Japanese artist Kusama is interested in infinity, as well as the relationships between people, society and nature. If you count yourself as one of the absolutely determined, same-day tickets are available on a first-come, first-served basis through Jan. 1. Adult standby tickets are a steep $30, but children 12 and younger are free (tickets still required). If you'd rather avoid the crowds and observe from afar, check out #InfiniteLA on Instagram, Twitter or Facebook.

Shepard Fairey at work; Credit: Courtesy Obey Giant Art. Photo by Jon Furlong

Shepard Fairey at work; Credit: Courtesy Obey Giant Art. Photo by Jon Furlong

“Damaged,” Shepard Fairey, LSC Gallery. Fairey — the man behind “Obey” — has become the face of Los Angeles street art, despite many other worthy efforts. “Damaged” was his largest-ever solo exhibit, featuring new works done since the election of President You-Know-Who. The show was a collaboration with Detroit-based gallery Library Street Collective.

“Apathy is a really big problem, and choosing sides via social media is not enough,” Fairey told L.A. Weekly in November. “You actually need to vote and be rigorous about understanding the deeper dynamics of issues that matter to you.”

Needless to say, Fairey's works in “Damaged” were deeply political and inspired by social movements, particularly those led by people of color. His “We the People” series, included in this show, was a collaboration with L.A.-based Chicana photographer Arlene Mejorado (Trina Calderón profiled Mejorado for L.A. Weekly in September).

“Tattoo: An Exhibition,” Natural History Museum of Los Angeles County. Yes, tattoos are cool. But this exhibition examines 5,000 years of skin art from all reaches of the globe. This show (running through April 15) offers the opportunity to learn about the history of ancient and modern tattoos, as well as techniques, rituals, ceremonies and tools of the trade. Who knows? Your next tat design may await in these halls.

“Building Material: Process and Form in Brazilian Art” and “Mike Kelley: Kandors 1999-2011,” Hauser & Wirth. “Building Material” was an important examination of three generations of Brazilian artists, along with the materials and processes they used.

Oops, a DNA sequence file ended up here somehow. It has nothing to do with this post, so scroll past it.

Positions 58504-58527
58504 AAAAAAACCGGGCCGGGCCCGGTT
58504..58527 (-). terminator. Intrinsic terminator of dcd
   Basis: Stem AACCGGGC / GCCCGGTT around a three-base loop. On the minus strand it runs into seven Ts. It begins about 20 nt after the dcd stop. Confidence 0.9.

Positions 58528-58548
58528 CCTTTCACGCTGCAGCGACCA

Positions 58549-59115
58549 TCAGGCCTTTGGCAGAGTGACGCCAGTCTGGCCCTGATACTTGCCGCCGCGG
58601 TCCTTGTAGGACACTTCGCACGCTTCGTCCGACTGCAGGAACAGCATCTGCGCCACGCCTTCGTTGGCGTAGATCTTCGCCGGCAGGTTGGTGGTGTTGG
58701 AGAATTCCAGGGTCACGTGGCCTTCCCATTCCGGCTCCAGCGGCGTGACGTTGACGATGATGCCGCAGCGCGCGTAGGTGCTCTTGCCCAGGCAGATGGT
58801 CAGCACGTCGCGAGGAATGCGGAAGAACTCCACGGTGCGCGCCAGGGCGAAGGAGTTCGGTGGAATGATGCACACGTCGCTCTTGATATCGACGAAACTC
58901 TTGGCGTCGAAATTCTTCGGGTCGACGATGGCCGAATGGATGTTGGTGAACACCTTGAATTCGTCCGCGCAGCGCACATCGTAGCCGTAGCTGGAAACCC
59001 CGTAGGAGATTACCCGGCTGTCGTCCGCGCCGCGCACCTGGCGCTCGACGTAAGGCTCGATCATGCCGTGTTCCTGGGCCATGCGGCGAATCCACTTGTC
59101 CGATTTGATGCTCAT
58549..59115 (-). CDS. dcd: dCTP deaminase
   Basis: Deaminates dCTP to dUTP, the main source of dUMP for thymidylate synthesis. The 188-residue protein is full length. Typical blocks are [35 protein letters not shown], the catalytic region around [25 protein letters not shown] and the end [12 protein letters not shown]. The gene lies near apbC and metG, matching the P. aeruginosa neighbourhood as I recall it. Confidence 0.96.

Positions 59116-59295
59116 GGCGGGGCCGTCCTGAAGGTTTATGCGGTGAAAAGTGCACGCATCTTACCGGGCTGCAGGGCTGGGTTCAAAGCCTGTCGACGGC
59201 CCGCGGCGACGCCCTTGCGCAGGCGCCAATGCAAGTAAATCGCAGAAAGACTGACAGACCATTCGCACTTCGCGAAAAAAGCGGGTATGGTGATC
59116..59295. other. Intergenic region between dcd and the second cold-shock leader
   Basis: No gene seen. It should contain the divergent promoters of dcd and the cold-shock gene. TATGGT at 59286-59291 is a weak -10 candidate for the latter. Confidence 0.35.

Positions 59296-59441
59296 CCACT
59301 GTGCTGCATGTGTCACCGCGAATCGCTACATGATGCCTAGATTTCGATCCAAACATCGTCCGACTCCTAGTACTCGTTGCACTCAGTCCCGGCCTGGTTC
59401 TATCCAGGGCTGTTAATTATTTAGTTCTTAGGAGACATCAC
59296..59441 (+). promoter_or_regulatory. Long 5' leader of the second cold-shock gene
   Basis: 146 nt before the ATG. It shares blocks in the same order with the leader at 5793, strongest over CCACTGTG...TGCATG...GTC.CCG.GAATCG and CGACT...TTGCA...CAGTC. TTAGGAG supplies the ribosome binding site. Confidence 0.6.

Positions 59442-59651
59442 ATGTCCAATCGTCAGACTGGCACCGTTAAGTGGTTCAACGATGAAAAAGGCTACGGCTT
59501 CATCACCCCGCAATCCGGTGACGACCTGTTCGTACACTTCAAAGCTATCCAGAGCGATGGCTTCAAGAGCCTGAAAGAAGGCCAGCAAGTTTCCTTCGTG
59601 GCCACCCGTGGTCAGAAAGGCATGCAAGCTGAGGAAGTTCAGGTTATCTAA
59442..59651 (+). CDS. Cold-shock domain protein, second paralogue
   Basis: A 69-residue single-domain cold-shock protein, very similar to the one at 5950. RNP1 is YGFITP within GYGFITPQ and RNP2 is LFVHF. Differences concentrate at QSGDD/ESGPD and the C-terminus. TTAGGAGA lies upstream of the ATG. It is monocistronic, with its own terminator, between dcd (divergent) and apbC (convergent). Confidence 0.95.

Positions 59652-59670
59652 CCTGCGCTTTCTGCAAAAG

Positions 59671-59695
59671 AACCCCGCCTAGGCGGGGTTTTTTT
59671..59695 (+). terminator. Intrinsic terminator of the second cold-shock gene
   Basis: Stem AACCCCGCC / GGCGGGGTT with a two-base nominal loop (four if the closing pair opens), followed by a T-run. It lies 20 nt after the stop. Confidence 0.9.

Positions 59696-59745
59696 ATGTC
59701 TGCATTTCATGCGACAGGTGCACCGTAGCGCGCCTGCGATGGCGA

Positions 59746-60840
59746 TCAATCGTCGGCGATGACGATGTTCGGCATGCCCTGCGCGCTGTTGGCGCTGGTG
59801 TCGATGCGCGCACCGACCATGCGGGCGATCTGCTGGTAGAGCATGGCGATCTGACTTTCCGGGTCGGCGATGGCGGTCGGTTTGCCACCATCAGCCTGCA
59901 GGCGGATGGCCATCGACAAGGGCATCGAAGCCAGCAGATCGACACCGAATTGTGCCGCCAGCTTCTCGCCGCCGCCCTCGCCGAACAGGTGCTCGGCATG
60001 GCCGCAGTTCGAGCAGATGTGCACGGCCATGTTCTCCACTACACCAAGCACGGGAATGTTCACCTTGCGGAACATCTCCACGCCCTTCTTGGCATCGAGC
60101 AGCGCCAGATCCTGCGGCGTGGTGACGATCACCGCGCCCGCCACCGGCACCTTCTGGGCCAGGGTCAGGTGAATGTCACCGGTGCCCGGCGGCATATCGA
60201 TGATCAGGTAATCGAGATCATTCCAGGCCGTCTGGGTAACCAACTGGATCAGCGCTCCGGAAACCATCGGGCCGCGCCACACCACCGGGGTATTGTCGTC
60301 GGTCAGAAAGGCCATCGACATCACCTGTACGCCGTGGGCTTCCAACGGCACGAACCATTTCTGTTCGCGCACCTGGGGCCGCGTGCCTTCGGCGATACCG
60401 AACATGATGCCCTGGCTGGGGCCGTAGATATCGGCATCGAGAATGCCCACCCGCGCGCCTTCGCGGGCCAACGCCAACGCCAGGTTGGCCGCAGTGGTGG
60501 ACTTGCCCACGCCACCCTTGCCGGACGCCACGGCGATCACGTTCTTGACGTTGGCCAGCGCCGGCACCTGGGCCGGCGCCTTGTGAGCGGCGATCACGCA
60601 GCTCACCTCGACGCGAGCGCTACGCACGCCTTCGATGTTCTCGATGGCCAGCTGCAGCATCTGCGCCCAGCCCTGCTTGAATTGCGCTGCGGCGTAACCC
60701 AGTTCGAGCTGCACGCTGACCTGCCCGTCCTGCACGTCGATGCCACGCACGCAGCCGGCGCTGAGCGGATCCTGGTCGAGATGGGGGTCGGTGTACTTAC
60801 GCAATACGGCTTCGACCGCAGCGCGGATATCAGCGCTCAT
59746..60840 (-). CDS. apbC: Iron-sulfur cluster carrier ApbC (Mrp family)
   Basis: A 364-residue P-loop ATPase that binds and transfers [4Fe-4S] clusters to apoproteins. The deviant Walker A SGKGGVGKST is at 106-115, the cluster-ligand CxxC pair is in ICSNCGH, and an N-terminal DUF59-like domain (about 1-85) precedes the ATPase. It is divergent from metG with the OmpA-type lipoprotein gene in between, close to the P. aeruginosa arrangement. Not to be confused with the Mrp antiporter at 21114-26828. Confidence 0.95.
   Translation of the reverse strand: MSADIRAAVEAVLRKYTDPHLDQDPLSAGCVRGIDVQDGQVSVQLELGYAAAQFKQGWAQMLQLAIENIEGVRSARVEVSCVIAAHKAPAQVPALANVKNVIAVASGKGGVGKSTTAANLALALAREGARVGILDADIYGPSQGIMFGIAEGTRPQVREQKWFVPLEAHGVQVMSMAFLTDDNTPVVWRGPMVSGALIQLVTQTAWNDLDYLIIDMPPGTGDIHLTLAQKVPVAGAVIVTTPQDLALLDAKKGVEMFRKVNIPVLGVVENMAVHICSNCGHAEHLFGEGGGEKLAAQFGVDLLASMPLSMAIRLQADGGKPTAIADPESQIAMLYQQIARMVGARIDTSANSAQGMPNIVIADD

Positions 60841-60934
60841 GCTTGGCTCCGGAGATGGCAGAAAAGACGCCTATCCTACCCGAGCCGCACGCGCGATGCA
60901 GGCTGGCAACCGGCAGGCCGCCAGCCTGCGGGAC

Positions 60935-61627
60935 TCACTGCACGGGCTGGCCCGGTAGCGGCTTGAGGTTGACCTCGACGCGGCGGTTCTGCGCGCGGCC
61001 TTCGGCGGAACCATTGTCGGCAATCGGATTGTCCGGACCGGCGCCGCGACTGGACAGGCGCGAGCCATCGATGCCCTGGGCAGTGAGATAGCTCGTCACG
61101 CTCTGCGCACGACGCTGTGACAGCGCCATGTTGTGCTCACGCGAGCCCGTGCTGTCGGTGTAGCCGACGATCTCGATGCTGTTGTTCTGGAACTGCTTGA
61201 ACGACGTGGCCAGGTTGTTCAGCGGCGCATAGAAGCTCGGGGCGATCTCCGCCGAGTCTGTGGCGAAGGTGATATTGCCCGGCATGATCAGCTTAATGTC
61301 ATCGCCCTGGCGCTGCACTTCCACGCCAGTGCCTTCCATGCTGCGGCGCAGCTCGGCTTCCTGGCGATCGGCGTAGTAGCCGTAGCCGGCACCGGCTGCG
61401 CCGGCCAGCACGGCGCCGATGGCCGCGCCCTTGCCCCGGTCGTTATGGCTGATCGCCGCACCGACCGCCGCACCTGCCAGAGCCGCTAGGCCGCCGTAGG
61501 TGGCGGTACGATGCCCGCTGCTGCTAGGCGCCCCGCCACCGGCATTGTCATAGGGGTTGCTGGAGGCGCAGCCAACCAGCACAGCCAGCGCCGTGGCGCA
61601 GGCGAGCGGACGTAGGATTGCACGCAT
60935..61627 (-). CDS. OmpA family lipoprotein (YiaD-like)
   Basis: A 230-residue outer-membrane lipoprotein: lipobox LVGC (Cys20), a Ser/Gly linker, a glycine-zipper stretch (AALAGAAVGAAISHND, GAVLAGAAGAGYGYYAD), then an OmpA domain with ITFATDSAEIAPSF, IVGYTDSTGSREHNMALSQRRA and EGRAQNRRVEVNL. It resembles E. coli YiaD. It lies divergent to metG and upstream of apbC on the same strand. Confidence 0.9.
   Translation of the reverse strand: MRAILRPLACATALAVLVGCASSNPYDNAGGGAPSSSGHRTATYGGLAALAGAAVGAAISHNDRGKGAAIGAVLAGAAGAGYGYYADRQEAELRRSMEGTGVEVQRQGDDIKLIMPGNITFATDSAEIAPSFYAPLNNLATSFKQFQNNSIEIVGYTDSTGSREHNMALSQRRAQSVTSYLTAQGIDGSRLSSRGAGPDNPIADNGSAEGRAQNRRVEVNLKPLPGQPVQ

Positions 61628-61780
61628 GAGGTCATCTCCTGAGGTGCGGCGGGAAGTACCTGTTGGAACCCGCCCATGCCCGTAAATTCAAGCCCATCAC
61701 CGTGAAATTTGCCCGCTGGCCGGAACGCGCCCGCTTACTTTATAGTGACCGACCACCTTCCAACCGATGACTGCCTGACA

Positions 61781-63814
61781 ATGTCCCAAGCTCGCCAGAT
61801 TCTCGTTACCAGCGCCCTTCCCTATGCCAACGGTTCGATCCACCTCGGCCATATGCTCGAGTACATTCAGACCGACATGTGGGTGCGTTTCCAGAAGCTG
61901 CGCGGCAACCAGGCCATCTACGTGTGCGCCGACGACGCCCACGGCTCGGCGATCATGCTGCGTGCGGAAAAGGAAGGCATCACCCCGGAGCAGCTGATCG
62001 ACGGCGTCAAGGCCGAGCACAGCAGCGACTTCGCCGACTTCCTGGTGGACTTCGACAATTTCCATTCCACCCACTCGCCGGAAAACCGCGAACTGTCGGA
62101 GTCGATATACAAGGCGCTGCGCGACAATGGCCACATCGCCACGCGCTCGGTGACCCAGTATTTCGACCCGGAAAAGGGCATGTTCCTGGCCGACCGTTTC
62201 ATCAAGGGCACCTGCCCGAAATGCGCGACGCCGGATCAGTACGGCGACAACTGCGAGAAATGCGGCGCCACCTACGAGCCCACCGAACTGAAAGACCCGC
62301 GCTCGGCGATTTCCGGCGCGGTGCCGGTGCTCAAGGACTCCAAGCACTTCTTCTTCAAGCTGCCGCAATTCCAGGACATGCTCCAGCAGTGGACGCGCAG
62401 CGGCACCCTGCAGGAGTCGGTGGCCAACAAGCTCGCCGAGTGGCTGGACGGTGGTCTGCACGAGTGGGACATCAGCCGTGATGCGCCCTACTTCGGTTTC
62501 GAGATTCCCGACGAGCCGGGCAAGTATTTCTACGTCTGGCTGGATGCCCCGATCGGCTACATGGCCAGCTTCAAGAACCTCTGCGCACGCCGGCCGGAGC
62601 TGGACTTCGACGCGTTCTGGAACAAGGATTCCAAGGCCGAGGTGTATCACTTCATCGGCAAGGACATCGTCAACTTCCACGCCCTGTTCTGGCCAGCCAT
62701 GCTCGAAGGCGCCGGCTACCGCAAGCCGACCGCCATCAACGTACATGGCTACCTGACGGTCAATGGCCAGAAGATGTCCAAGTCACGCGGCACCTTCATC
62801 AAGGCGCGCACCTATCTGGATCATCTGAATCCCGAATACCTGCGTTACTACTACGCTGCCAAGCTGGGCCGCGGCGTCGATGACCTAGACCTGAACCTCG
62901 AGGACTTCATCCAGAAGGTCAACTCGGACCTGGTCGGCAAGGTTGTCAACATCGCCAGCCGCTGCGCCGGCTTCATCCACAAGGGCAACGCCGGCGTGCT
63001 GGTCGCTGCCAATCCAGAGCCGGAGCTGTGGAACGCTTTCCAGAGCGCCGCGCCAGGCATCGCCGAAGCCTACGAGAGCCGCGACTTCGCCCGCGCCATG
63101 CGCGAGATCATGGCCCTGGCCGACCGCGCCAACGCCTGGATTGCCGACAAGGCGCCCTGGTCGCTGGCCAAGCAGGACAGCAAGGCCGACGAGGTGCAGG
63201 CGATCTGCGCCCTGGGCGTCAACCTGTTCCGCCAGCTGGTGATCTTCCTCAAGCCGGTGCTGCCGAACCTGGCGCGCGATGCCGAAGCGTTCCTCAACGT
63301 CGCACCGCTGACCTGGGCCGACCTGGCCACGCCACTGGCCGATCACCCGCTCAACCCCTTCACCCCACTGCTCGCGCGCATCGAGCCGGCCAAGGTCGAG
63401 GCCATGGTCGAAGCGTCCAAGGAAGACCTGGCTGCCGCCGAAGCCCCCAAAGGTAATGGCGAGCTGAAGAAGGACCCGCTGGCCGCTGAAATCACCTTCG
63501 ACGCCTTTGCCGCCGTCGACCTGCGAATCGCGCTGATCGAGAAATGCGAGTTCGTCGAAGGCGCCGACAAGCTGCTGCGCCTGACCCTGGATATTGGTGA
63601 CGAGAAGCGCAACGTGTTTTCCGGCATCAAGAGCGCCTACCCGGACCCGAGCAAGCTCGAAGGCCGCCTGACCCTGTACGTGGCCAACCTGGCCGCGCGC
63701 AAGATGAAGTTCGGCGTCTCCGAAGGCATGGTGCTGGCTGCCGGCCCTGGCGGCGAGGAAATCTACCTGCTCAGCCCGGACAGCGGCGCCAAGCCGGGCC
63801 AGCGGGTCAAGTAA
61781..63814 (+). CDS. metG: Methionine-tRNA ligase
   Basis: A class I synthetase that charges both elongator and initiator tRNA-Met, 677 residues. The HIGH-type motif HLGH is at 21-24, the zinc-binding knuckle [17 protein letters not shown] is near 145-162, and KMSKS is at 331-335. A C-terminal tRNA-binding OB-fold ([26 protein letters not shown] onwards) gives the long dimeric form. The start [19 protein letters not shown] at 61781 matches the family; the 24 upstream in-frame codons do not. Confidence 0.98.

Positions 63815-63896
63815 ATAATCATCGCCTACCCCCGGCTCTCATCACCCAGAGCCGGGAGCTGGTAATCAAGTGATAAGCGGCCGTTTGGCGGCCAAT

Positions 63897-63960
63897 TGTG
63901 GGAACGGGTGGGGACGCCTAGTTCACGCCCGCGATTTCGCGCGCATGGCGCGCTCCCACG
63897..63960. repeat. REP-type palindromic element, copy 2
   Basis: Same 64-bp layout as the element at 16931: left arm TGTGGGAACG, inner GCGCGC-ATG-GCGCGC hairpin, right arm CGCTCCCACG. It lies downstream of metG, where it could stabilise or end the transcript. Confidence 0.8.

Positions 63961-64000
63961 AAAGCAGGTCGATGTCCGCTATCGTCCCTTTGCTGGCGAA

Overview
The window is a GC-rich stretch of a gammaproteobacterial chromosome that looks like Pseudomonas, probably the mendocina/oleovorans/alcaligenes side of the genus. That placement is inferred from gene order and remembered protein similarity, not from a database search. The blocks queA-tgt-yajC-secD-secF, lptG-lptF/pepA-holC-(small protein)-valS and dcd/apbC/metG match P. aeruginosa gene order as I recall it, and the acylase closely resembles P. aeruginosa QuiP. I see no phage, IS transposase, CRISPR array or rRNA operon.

Kelley continues to be a giant in contemporary art, despite (or maybe because of) his suicide in South Pasadena in 2012. This collection (on view through Jan. 21) is the first comprehensive survey of his “Kandors” series, which consists of sculptures, videos and large-scale installations. Kelley took the imagery and mythology of Superman and reworked it to contemplate loss, power and memory.

Incidentally, Hauser & Wirth lost an important figure in February. Former curator and director Paul Schimmel, whom many remember as longtime chief curator at L.A.'s Museum of Contemporary Art, left the gallery under mysterious circumstances. No public comments were made at the time. If anyone knows what Schimmel's up to now, please drop me a line.

Golden Kingdoms: Luxury and Legacy in the Ancient Americas,” Getty Center. By all accounts, this collection of gold and luxury arts from 1000 B.C. to the arrivals of the Europeans in the early 16th century has been a dazzling blockbuster (on view through Jan. 28). If you think nothing spectacular and glamorous occurred in the ancient Americas before Columbus, check this out and adjust your head. Also, here's proof that the artistic exchange of ideas and materials from North America to the tip of Chile occurred long before the steam-powered engine hurtled people and goods from coast to coast.

Also worth noting: The Skirball Fire, which burned 422 acres in the poshest parts of L.A. earlier this month, threatened the Getty Center and the Skirball Cultural Center. Yet no art or museums were damaged.

“The safest place for the art is right here at the Getty,” the institution's vice president of communications told the L.A. Times at the time. Wow, really? There must be some expensive underground vault/tunnel action happening there at the art castle upon a hill.

Much more happened in 2017, but with 2018 bearing down on us, we look forward, not back. Happy New Year, everybody!